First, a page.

Alfonso Bonilla Aragón writes in 1965 about the solo exhibition of Beatriz González held at the Museo La Tertulia in Cali, enthusiastically inviting his readers to become viewers. The journalist praises the artist’s bold choice of subject matter—people who had been reported in “red” crime pages of local newspapers (“Los suicidas del Sisga” [The Sisga Suicides, 1965])—and applauds her rendition of paintings by European artists such as Diego Velázquez and Johannes Vermeer. Bonilla Aragón’s review stems from a pair of elements that he recognizes as embedded in her approach to painting: a “kitsch” focus and its provincial background, a way of reading art history and history itself both from the periphery and by means of poor reproductions. According to him, key characteristics of these elements entail the Colombian painter’s sensibility, choice of colors, flat chromatic applications (with no shadows) and, obviously, the subject matter. In an interview with Ana María Cano from 1994 [see ICAA Digital Archive (1343076)], González herself talks about growing up far from the capital (Bogotá) as an enticing view for art production.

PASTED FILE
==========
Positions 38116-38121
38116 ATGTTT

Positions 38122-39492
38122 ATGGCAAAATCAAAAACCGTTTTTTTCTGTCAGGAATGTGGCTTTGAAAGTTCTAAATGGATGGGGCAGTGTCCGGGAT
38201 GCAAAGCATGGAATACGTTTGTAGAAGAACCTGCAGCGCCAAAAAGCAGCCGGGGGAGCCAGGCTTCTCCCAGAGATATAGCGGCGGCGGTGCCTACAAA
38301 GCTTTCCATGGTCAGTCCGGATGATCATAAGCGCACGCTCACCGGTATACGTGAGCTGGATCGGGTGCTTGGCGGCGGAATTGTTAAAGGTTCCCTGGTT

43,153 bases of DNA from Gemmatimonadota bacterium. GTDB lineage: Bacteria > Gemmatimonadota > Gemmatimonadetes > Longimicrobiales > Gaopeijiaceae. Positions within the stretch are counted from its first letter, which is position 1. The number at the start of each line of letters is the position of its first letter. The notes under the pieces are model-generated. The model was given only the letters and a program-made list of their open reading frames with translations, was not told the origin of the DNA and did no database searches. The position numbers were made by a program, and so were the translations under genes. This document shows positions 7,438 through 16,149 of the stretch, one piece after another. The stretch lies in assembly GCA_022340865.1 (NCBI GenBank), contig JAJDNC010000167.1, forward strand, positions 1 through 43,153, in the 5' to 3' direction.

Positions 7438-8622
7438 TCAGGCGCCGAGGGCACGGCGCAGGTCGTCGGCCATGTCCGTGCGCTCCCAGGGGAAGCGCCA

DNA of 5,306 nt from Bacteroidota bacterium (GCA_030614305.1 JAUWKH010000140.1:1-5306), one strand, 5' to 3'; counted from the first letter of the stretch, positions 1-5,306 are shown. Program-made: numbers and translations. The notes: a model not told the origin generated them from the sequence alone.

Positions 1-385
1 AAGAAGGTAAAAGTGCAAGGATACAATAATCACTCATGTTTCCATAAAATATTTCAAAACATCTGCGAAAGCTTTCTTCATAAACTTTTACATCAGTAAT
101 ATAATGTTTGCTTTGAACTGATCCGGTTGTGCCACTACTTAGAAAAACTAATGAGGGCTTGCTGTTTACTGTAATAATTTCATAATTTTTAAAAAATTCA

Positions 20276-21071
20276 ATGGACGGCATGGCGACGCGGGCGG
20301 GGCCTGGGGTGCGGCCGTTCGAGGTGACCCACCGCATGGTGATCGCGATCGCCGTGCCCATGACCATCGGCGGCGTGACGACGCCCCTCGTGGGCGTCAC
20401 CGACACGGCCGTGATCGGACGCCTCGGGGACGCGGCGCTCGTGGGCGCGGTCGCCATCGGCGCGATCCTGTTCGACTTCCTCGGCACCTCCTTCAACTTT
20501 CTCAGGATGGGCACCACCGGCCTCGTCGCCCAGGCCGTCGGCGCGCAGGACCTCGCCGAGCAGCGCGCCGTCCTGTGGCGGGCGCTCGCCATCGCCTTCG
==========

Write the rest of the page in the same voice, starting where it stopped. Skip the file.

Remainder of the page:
Beatriz González (b. 1938) is a Colombian artist based in Bogotá. Her career spans six decades, from the early 1960s to today, and includes paintings, drawings, silkscreen prints, and curtains, as well as three-dimensional paintings on recycled furniture or everyday objects. González, who calls herself a “provincial artist,” appropriates and reinterprets images from the mass media and notable notorious European classic artworks; therefore, she has often been associated with the Pop Art movement, a position that she ostensibly rejects. Her work, in fact, does not deal with consumer culture itself; instead, it makes a chronicle of Colombia’s recent history. Indeed, it implies an investigation of middle-class taste in Latin America with regard to European artworks and exposes the uneven relationship between her country and the mainstream of the hegemonic centers (Europe and the United States), which is an undeniable legacy of colonialism. Beyond her expansive oeuvre, González has worked as a curator and museum education, in addition to art writing. [To read some examples of her critical writing on her own work, see documents numbers (1078663) and (1093273); in reference to other artists see documents (860646), and (1098901)].